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June 15, 2016

The Orlando Shooter’s Many Paths to Violence

Update – 9/27/16: Newly released information indicates that Mateen told a hostage negotiator during the standoff that his attack was inspired by the death of an ISIS commander. This indicates that Mateen’s support of ISIS may have been more influential in his decision than was previously known.

This weekend’s shooting at the Pulse nightclub in Orlando, Florida, which left 49 dead and 52 people injured, has reinvigorated debate surrounding the nature of radicalization and what it means when someone claims to act on behalf of a foreign terrorist organization.omar mateen

While details about the attack and the perpetrator, Omar Mateen, continue to emerge, there are indications that the assailant may have been motivated by more complicated factors than a simple allegiance to any one, or combination of, terrorist groups. During his call to 911 at the time of the attack, Mateen pledged allegiance to ISIS and its leader, Abu Bakr al Baghdadi, called the Boston marathon bombers his “homeboys” and mentioned Moner Abusalha, a Florida resident who committed a suicide attack on behalf of Jabhat al Nusra, Al Qaeda in Syria, in 2014.

There are signs, however, that extremist ideology may have been only one of many elements that led him to carry out the massacre. Mateen reportedly exhibited violent tendencies prior to the attack; he was accused of domestic abuse by his ex-wife and reportedly threatened coworkers in the past. Domestic violence has been linked to mass shootings – extremist or otherwise. His ex-wife has also suggested he may have been gay. If true, that could point to a host of personal, psychological reasons for his decision to attack Pulse, which was a gay nightclub.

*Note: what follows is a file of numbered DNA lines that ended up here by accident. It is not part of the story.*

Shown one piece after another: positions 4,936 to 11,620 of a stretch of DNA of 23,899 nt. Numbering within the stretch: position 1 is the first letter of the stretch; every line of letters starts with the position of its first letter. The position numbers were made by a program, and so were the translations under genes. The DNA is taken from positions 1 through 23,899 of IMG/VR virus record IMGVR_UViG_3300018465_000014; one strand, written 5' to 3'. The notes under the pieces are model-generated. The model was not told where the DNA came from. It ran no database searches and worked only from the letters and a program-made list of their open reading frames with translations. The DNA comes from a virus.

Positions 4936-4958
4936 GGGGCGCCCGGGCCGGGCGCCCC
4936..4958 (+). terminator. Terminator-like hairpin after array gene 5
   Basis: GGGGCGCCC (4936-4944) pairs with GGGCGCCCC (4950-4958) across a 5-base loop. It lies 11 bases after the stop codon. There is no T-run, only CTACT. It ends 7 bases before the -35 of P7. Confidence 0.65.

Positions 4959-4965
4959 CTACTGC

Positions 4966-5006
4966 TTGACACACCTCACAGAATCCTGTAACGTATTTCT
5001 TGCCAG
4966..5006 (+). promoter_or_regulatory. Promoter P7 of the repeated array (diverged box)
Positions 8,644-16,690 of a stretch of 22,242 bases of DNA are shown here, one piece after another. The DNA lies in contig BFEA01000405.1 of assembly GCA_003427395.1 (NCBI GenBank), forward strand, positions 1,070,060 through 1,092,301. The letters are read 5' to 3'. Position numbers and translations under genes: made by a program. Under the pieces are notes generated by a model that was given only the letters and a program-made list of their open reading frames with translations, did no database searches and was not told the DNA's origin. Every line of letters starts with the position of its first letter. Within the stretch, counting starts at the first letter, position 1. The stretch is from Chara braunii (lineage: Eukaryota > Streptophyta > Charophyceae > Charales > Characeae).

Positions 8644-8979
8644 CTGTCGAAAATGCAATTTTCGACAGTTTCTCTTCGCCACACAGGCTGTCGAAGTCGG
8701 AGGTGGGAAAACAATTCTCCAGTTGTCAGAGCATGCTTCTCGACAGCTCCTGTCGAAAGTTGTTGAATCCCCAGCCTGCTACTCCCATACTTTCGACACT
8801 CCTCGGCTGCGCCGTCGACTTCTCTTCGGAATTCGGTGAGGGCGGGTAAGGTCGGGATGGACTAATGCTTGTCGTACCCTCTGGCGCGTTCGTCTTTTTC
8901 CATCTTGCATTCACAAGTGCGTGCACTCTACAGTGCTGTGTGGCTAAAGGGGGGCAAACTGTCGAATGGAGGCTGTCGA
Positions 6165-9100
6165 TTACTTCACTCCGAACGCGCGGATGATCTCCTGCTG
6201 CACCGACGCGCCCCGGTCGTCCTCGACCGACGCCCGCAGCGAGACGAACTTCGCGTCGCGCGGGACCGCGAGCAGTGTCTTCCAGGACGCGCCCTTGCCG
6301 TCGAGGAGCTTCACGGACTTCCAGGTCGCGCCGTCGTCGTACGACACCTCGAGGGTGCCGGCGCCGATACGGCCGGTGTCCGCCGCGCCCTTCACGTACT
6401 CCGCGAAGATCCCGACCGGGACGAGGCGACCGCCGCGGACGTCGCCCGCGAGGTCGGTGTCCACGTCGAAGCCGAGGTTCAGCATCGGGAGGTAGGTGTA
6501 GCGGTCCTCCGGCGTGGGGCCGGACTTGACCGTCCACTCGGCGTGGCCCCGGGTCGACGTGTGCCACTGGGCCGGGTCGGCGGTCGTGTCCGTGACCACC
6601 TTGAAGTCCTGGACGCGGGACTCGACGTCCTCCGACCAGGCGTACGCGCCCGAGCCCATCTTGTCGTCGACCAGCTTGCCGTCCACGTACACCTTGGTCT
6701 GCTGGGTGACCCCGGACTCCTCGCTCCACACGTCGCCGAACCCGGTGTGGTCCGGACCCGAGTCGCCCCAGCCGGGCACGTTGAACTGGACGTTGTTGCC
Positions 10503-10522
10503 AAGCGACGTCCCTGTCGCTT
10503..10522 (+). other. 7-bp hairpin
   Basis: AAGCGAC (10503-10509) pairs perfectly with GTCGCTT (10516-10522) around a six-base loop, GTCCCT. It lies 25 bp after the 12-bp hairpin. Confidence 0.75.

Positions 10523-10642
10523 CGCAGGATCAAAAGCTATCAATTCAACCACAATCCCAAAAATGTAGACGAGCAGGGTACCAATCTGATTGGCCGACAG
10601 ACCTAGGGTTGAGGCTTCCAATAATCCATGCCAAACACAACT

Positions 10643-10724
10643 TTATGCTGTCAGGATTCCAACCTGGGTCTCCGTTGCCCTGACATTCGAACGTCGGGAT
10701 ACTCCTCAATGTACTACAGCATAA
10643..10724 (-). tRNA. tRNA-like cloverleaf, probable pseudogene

Still, the fact that Mateen had claimed support for Hezbollah and Al Qaeda in a conversation with co-workers – which, along with his possible connections to Moner Abusalha, led to him being investigated twice by the FBI– may indicate he had some profound attraction to these groups.

Mateen is far from the only individual whose activity appears to have been shaped by a complex web of factors, of which extremist ideology may be just one element. For example:

  • In August 2014, Ali Muhammad Brown was allegedly engaged in a rob­bery when he shot a man in a car in New Jersey. Brown is also accused of killing three indi­vid­u­als outside a gay nightclub in Cal­i­for­nia that June; Brown had allegedly lured them to his car on Grindr, a gay  (dating) app, and then murdered them. When appre­hended, Brown claimed that the mur­ders were revenge for U.S. actions in the Mid­dle East. Brown had also reportedlyali-muhammad-brown written in a journal that he planned to follow ISIS and “learn the way of jihadis,” and had previously been linked to a conspiracy to send funds to Al Shabaab, al Qaeda in Somalia. The circumstances of this particular murder, however, indicated that he was hoping to get away with robbery, rather than undertaking a politically charged act.  Similarly, there were no clear indications that his murders in California were undertaken for political reasons.